Books wot I read on my hols

Reading. I don’t do enough of it at home, with too many constant distractions, not least the TV and the internet. Perhaps I should get into a routine which includes a half hour of reading in bed before turning in at a sensible time?

One of my jokey responses to “I’m sorry to hear that you have lost your job!” is “I have a plan to fill my time: I will read all the books in the house I have never read; then watch all the DVDs I own and have never watched; then play all the computer games I got through the first level and flung at the wall. But first… I will drink all the liquor in the drinks cabinet!”

Well, the final part of that I have done a little, and I have played a little Tombraider. But as many people have said before me I don’t know how I ever found time to be a councillor when being alone at home all day is so time consuming!

And I’ve been really poor at doing any reading at all, and when I have read things, it has been new books, purchased for my Kindle, rather than the far more sensible and parsimonious approach of reading the tonne of titles on Mount Toberead.

Anyhoo, here are some pocket reviews.

<a href="Deadfolk by Charlie Williams

I bought this at the recommendation of David Belbin, Nottingham author of Bone and Cane, and it was brilliant. It opens with the phrase “I were standing on the grass…” and that had me at first slightly puzzled and then hooked. The whole book is written in a semi-dialect that sounded very similar to what people speak in my hometown of Leominster: genders for nouns, interesting conjugations, and a handful of dialect words you have to guess from context. As it opened, my first thought was to hope it didn’t continue in dialect, but as the story unfolded, it gripped me. It seemed authentic enough, and I’m sure I went to school with some of the characters. When I got to the end, I found the author is Worcester-bred, which is a hop skip and jump away.

Five stars, awesome, v good.

UPDATE: I find there’s a sequel, Booze and Burn. It’s slightly spoilery to say… how is that possible?!

Lifeblood by Thomas Hoover

Three or four stars for this one – gauche thriller with obvious attempts to manipulate you by bringing in loved ones in peril, and lots of appeals to biological clocks and desperate urge to have babies, that didn’t really speak to me. I was so aware of things being used to try to ramp up the tension, that I didn’t actually feel the tension. As such, I’ve been dipping in and out of this for a couple of weeks. I think I bought it because it was high up the bestseller list and under a quid, or something.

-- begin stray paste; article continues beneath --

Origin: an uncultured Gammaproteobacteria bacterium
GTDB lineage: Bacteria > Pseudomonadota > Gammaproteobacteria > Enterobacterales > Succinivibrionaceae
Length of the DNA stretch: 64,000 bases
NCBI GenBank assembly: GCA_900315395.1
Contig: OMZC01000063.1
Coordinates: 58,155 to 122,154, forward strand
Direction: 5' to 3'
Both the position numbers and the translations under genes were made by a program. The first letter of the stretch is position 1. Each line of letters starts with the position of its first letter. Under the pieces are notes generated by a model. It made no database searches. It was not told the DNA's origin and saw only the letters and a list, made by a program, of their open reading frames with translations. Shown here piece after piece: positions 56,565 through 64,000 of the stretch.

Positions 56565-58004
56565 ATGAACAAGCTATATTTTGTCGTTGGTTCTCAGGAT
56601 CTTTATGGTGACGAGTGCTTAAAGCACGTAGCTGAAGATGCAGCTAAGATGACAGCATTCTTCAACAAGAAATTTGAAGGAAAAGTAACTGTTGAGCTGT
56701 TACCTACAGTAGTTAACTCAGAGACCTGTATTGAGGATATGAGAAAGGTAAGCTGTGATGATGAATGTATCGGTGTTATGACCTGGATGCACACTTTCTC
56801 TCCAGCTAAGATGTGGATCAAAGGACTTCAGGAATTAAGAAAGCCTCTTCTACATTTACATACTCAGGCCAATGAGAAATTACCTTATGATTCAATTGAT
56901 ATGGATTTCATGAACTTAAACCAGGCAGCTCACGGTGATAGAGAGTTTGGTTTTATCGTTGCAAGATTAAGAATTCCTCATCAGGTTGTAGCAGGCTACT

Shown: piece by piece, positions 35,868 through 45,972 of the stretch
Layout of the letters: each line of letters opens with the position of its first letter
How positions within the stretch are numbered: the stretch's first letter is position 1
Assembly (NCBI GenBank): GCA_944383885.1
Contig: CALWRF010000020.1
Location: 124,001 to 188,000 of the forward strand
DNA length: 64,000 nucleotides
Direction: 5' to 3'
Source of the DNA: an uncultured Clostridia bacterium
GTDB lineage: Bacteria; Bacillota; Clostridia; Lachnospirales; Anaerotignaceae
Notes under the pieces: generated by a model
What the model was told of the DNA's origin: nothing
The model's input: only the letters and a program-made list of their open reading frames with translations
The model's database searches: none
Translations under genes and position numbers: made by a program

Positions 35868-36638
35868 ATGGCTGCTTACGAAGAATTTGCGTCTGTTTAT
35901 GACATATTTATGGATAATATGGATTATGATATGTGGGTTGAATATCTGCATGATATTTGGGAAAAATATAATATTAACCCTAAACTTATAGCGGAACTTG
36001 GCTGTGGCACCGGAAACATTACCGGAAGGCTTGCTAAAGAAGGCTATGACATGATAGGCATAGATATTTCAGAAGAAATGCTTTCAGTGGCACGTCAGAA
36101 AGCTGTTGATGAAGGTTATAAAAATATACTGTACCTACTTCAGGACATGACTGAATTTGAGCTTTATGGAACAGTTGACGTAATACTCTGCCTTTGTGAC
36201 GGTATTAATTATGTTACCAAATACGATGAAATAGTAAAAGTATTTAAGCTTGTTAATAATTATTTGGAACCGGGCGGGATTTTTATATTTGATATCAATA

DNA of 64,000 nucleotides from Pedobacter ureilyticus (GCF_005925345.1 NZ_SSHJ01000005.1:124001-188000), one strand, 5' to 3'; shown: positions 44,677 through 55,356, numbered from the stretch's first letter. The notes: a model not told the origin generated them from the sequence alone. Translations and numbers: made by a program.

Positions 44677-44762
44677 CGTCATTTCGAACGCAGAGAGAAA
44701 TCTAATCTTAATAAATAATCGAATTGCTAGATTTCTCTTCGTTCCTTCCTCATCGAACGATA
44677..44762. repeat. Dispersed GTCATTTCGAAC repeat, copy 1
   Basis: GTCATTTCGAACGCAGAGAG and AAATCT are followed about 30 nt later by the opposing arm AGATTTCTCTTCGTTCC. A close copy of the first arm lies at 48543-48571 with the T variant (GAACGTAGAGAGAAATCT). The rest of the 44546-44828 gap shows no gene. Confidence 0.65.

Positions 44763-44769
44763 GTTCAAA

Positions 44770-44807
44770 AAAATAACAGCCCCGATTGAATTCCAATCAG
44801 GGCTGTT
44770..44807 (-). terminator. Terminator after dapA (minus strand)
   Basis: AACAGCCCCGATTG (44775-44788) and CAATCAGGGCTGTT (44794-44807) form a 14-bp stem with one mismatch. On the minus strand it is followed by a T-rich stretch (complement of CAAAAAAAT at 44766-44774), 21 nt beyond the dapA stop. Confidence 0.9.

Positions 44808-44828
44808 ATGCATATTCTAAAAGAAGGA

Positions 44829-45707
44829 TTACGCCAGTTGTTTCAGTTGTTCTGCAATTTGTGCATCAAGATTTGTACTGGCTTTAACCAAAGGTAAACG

For Sale in Palm Springs by Albert Simon

Again, high up the bestseller list and very cheap. This has never been published in book form, as far as I can see, but as my blogging friend Wenlock touches on, the Amazon Kindle is allowing a whole new revolution in self publishing. (And indeed, hopefully, Lord Alexander’s Cypher will appear in a future review).

For Sale in Palm Springs is securely located within the genre of California PI fiction, and is a worthy entry. Highly readable, with one caveat: Albert Simon is not a native speaker of English. I do not know if that is the reason, but the whole tome could really have done with a good editor. Every paragraph had irritating run-on sentences at least one or twice. The whole book is written in a style that is very similar to spoken word but technically ungrammatical written English. I’m not sure how many readers this would bother, but it certainly bugged me!

The Unremarkable Heart by Karin Slaughter

This is at once good, and annoying. This was the only remotely affordable Karin Slaughter title for Kindle; when it gets down to it, you discover it’s a chilling, nasty (in a good way) short story, and, for padding and advertising purposes, the first two chapters of two other books.

The short story is ace. Both of the first chapters seem to be things I’d like to read, if and when I can afford them. The other two are: Broken and Fallen.

Spook: Science Tackles the Afterlife by Mary Roach

I’m a huge fan of Mary Roach, who writes witty and humourful books about the parts of science that are often unexplored. She’s amongst the very few non-fic writers I really enjoy – almost all of my leisure reading is crime fiction, so I nearly never touch on any actual fact.

I enjoyed Stiff so much it set me off recording a piece for Pod Delusion on donating one’s body for medical science. I still have the forms to donate my own body… perhaps one day I will fill them in. Bonk was awesome, horrifying and embarrassing, and I’m so glad I read it, but not able to lend it to anyone else in case they, you know, want to discuss it out loud.

Spook didn’t quite do as much for me as the previous two, because whilst normally Roach is interviewing scientists, half of Spook was about talking to hogwash merchants of the first order.

Really, I’m just biding my time till I can afford a copy of Packing for Mars, which sounds really fascinating.

Outdoor Cooking by eBook World

No link – as the book no longer appears available.

No great shakes as it wasn’t very good. I always worry that most of my cooking when camping is useless – tins, boxes, and things I’d never eat at home, with the odd barbecue for fresh meat.

This book wasn’t really the answer. It had some suggestions, but mostly it was one of those weird American cookbooks with horrifying ideas of what constitutes an ingredient (eg “one box white cake mix”)

I think campsite cooking will have to form an entirely other blogpost some time.


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